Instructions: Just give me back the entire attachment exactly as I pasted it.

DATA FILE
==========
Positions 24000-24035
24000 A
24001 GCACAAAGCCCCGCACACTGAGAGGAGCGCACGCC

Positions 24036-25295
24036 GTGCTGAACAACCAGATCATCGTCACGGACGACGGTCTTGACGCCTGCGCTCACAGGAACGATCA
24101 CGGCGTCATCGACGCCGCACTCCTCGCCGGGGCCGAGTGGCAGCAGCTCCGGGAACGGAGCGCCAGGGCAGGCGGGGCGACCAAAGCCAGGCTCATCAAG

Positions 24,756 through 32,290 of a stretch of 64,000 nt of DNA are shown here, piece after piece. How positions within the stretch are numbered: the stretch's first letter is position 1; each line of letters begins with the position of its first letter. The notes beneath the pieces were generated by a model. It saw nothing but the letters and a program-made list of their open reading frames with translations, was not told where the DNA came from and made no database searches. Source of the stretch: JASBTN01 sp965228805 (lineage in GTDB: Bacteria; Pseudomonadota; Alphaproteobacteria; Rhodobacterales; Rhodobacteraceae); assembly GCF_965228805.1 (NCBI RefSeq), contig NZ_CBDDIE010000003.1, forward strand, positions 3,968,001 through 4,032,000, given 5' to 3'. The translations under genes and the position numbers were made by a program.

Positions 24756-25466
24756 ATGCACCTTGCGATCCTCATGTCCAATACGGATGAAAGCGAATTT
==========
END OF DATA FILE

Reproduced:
Positions 24000-24035
24000 A
24001 GCACAAAGCCCCGCACACTGAGAGGAGCGCACGCC

Positions 24036-25295
24036 GTGCTGAACAACCAGATCATCGTCACGGACGACGGTCTTGACGCCTGCGCTCACAGGAACGATCA
24101 CGGCGTCATCGACGCCGCACTCCTCGCCGGGGCCGAGTGGCAGCAGCTCCGGGAACGGAGCGCCAGGGCAGGCGGGGCGACCAAAGCCAGGCTCATCAAG

Positions 24,756 through 32,290 of a stretch of 64,000 nt of DNA are shown here, piece after piece. How positions within the stretch are numbered: the stretch's first letter is position 1; each line of letters begins with the position of its first letter. The notes beneath the pieces were generated by a model. It saw nothing but the letters and a program-made list of their open reading frames with translations, was not told where the DNA came from and made no database searches. Source of the stretch: JASBTN01 sp965228805 (lineage in GTDB: Bacteria; Pseudomonadota; Alphaproteobacteria; Rhodobacterales; Rhodobacteraceae); assembly GCF_965228805.1 (NCBI RefSeq), contig NZ_CBDDIE010000003.1, forward strand, positions 3,968,001 through 4,032,000, given 5' to 3'. The translations under genes and the position numbers were made by a program.

Positions 24756-25466
24756 ATGCACCTTGCGATCCTCATGTCCAATACGGATGAAAGCGAATTT